About this sample
About this sample
2 pages /
2 pages /
The neglect of a child is the failure of a parent or caregiver to provide necessary to their dependent under eighteen years of age. Failure to supply the necessary food, clothing, shelter, and most importantly, love and attention to a child can put their physical, mental or emotional condition in danger of becoming impaired. As a result of this, the child typically will have low self-esteem and difficulty surviving as an adult. Neglectful parents are frequently abusers of drugs or alcohol and lead a disorganized, chaotic and irresponsible home life.
All of these factors took a toll on Jeanette Walls, author of The Glass Castle (later turned into a movie). The author experienced a childhood trauma in her younger years. Aftermath of childhood trauma varies on the person who experienced the pain, all people handling experiences in different ways.
The Glass Castle, by Jeannette Walls, is an inside look on Walls's early life and the struggles her and her siblings faced while growing up in the presence of an unstable mother and an alcoholic father. Although it is apparent that Walls expresses an irresistible love for her parents, signs of abuse and neglect are completely and utterly obvious. As Walls matures throughout the book, the halo hovering above her parent’s head begins to fade, beginning to realize their lifestyle is short of being normal or healthy. What was once everyday life to her, began affecting more than just her physical appearance, it affected her in a psychological way. Jeanette, herself, is a living proof of what doesn’t kill you only makes you stronger. Throughout the book she shows the world how an impoverished, neglected girl grows into a successful author and wife, showing the world that no matter what situation you come from, ultimate success is entirely possible. Walls wrote this book to conquer a more personal issue: facing her past in hopes to move on from depressing feelings originating from childhood trauma.
In the movie, a scene depicts a time in her childhood when she fell out of her parents' moving car while they were leaving town. Rex Walls, her father, had a beer bottle in one hand and a cigarette in the other, obviously paying no attention, taking a sharp turn forcing the back door of their beat up and packed full car wide open. Jeannette rolled out and onto the roadside. Her father kept driving and she was left to wonder if he would ever come back for her, alone of the side of the road for hours. This scenario was one of the many times Jeanette was neglected and forgotten during her childhood. There she sat on the curb, wondering if it was better this way, hoping that something other than lack of nurture and care was keeping her father from stopping the car and immediately turning around for her rescue. This constant internal battle of abandonment and forgiveness took a toll on Walls emotions, keeping these trust issues in her back pocket even as she aged older.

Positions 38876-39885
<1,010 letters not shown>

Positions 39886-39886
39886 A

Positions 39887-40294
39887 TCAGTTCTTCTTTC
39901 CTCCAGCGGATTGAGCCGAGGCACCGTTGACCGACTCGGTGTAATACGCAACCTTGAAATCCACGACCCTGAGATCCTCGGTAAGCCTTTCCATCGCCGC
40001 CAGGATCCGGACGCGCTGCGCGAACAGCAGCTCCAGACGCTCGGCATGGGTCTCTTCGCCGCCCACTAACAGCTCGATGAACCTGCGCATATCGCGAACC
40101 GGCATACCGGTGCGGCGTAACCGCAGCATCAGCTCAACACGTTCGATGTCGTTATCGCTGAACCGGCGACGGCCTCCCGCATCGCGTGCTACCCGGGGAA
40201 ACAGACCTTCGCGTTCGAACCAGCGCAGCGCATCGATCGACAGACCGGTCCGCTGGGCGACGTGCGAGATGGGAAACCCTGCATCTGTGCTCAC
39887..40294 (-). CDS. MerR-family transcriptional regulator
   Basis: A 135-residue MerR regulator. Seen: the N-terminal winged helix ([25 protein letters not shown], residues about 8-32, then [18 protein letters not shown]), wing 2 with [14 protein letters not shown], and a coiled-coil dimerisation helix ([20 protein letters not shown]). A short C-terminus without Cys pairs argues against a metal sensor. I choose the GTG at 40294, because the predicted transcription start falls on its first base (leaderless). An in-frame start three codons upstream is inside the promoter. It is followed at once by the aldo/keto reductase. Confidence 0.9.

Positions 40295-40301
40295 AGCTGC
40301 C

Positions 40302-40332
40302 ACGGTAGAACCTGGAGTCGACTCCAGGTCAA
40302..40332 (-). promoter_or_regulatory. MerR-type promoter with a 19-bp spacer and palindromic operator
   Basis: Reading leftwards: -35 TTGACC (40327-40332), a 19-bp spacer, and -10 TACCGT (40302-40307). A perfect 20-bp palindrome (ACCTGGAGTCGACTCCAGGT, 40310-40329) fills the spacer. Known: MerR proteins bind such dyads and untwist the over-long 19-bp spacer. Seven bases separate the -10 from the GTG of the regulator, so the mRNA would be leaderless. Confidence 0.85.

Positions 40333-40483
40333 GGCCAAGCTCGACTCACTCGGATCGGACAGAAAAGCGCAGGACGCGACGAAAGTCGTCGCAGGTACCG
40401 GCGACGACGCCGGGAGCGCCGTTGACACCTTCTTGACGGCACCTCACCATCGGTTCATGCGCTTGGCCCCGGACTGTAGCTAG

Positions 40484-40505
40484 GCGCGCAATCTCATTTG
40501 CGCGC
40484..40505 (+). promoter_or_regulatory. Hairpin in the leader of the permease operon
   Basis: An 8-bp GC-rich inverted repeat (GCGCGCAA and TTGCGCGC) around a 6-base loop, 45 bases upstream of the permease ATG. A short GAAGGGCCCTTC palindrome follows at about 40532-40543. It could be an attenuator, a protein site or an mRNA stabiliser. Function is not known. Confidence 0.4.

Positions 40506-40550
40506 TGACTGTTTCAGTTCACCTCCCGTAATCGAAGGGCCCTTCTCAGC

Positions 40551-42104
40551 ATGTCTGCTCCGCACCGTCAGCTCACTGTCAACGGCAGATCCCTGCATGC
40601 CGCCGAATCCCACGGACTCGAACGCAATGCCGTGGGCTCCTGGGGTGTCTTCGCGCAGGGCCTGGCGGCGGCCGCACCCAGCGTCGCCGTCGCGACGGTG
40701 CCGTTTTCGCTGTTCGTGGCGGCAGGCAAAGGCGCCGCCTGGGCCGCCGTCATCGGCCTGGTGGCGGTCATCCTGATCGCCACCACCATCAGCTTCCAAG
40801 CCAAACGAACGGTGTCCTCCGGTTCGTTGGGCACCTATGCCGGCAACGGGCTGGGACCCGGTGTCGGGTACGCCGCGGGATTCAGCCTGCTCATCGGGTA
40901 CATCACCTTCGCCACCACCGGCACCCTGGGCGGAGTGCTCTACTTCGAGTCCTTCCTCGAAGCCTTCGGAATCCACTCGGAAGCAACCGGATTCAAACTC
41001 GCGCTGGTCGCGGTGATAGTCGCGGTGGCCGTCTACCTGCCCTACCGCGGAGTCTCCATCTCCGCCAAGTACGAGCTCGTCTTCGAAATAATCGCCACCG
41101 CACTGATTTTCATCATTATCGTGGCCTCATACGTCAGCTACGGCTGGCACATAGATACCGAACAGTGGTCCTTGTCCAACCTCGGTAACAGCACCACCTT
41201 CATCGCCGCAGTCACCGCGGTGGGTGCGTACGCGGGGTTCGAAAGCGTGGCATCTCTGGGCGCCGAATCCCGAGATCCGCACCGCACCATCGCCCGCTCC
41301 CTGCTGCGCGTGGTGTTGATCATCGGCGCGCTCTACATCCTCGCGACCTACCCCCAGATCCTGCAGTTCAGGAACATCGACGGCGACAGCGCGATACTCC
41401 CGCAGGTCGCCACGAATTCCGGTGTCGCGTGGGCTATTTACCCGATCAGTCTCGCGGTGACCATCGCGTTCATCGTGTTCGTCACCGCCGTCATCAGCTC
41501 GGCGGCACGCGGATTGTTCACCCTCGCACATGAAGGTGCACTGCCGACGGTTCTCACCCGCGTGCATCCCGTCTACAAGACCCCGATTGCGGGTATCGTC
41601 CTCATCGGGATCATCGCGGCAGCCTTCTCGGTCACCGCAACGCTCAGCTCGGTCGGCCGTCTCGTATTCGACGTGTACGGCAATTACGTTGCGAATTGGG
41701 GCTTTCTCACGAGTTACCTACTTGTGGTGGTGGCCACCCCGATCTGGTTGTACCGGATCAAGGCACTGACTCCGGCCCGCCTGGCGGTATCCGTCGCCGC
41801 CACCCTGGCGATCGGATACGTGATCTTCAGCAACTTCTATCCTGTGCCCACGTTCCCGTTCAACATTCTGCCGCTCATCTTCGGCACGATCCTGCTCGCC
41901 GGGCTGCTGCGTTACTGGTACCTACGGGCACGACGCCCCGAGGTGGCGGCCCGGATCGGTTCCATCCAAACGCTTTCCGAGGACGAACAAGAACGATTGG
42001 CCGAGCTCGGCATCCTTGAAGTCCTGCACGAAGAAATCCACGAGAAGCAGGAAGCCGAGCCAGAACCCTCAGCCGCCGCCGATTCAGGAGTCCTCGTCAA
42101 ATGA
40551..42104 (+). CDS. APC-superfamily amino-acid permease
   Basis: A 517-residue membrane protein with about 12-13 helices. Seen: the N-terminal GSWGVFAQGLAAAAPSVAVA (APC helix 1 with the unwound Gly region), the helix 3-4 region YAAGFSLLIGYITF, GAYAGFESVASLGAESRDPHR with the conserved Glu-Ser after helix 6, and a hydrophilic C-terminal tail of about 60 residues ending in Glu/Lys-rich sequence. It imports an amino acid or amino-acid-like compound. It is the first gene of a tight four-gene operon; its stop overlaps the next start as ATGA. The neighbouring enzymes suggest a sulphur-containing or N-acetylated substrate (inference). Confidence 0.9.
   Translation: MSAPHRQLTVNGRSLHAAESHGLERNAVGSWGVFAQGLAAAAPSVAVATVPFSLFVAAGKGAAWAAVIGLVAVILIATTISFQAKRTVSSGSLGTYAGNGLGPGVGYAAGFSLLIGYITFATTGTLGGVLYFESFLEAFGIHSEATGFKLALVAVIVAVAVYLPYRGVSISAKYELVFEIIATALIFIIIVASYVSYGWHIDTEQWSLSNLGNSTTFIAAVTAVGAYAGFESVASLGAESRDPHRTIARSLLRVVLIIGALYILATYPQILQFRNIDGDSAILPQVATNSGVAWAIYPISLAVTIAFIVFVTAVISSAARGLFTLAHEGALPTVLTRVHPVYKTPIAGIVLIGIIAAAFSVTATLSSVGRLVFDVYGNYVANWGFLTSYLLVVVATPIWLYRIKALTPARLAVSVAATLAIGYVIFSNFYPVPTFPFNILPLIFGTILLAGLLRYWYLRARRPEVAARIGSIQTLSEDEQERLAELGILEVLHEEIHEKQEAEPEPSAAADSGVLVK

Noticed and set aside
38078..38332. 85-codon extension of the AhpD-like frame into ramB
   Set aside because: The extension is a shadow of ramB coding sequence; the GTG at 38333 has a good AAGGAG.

Another example is when Jeannette was only three years old, she was cooking hot dogs by herself unsupervised and was burned when her dress caught on fire. Not only should her mother have been watching her, but even after Jeannette came back, or more fittingly, escaped from the hospital (earlier than expected after her father caused a scene), her mother continued to allow her to cook by herself. This is an obvious sign of a parent who is being neglectful of her child. This is why Jeanette matured so quickly and was able to fend for herself at a young age, as she started doing things on her own much earlier than a child in a traditional family might.
Her father had a continuing problem with alcohol, going to church and other public functions drunk. This not only affected Jeanette, but the whole family by frequently forcing them to pick up and move the next day when he caused trouble in the area they lived in. He never kept a job for long, which made it hard for the family to eat. This kind of irresponsible behavior frequently deprived the children of food on their plate and confused also made it hard for them to make friends since they were constantly moving, never allowing them to make true connection to anyone outside their family.
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